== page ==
Company Settles Pretexting Case with the FTC

The CEO Group is fined for illegally obtaining and selling telephone records.

A Web-based operation that sold telephone records without consumer consent settled Federal Trade Commission charges Dec. 17 that it violated federal laws.

The settlement bans the CEO Group—doing business as Check Em Out—from marketing or selling telephone records.

The settlement imposed a total judgment of $222,381, but due to the company's inability to pay, all but $25,000 of the judgment is suspended.

The FTC charged the CEO Group with obtaining the telephone records through an illegal ruse known as pretexting, which involves using false pretenses to get the records from phone companies. The Telecommunications Act of 1996 provides that phone records may only be disclosed "upon affirmative written request by the customer."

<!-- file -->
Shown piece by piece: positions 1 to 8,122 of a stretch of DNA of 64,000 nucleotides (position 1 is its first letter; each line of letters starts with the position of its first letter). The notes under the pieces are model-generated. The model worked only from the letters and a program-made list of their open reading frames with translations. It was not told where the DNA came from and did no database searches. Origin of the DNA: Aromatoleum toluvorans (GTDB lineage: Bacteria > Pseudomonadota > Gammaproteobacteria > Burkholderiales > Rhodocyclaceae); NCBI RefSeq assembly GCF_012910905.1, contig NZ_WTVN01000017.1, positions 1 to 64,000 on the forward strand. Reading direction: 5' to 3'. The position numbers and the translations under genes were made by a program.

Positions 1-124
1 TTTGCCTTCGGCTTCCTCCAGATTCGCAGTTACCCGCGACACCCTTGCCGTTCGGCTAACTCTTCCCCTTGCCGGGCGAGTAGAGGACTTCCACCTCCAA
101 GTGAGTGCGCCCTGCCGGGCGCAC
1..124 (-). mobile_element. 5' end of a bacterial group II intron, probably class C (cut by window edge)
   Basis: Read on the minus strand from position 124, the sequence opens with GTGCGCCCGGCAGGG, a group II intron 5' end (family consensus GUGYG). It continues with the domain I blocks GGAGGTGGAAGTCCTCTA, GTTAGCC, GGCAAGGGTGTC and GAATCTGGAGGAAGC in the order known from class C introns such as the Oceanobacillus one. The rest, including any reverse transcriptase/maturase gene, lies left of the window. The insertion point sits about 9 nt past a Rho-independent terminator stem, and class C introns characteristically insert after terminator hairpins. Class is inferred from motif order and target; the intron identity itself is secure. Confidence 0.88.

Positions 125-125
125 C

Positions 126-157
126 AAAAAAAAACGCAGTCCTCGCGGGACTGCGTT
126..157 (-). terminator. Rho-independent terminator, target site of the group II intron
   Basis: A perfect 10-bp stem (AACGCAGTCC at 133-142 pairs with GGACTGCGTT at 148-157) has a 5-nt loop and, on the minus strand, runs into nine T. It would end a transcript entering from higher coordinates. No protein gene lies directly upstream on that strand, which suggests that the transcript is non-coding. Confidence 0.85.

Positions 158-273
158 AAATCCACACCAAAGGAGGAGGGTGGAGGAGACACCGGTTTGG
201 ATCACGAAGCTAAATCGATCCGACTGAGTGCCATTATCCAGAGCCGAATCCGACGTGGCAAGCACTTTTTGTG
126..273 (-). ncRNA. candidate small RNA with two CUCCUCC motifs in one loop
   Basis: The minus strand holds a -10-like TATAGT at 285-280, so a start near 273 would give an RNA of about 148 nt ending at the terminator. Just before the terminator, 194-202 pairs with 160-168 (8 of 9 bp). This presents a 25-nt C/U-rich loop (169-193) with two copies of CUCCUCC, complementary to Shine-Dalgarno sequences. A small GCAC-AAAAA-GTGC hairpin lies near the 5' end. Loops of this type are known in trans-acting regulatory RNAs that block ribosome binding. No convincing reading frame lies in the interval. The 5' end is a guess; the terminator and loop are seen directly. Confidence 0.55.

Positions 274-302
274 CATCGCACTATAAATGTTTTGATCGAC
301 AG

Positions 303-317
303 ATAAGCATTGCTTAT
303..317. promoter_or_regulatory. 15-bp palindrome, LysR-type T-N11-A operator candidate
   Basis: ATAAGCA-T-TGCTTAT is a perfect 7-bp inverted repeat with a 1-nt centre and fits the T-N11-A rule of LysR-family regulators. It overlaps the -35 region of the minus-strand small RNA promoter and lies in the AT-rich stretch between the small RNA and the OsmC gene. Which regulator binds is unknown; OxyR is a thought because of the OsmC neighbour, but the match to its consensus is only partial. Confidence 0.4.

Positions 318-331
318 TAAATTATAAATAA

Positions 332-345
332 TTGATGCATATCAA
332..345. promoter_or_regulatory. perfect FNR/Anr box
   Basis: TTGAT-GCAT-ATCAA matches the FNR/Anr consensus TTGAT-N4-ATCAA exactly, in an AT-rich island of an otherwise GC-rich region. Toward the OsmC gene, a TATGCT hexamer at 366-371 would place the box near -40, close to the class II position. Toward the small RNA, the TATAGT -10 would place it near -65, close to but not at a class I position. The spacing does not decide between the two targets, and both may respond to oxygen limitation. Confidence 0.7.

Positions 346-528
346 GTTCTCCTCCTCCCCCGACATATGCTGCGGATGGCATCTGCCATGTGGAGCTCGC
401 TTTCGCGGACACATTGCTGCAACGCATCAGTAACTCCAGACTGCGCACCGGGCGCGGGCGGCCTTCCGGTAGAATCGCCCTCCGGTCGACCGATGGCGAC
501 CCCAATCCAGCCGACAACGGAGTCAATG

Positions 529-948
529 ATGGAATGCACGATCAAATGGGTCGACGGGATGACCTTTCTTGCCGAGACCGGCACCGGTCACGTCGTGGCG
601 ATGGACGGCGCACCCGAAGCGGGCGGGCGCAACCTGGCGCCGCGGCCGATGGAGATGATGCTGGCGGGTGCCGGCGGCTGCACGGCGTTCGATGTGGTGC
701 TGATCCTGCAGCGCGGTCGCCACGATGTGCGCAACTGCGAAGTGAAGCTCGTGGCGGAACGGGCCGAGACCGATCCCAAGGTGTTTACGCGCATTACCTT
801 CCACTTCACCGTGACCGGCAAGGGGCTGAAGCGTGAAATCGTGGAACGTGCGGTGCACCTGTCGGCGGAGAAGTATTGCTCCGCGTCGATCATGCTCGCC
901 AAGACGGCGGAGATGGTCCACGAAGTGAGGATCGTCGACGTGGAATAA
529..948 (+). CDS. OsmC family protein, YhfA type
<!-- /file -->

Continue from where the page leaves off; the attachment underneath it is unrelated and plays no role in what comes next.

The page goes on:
Hewlett-Packard found itself embroiled in a pretexting scandal in 2006 when it was revealed that investigators hired by HP used pretexting to obtain the telephone records of board members and journalists as part of an effort to investigate leaks about the company.

In May 2006, the FTC filed federal court complaints charging five Internet operations that obtained and sold consumers' confidential telephone records to third parties, including the CEO Group. The FTC previously obtained settlements in two of the cases and a default judgment in a third case. One case remains in litigation.

The case was filed in the U.S. District Court for the Southern District of Florida.

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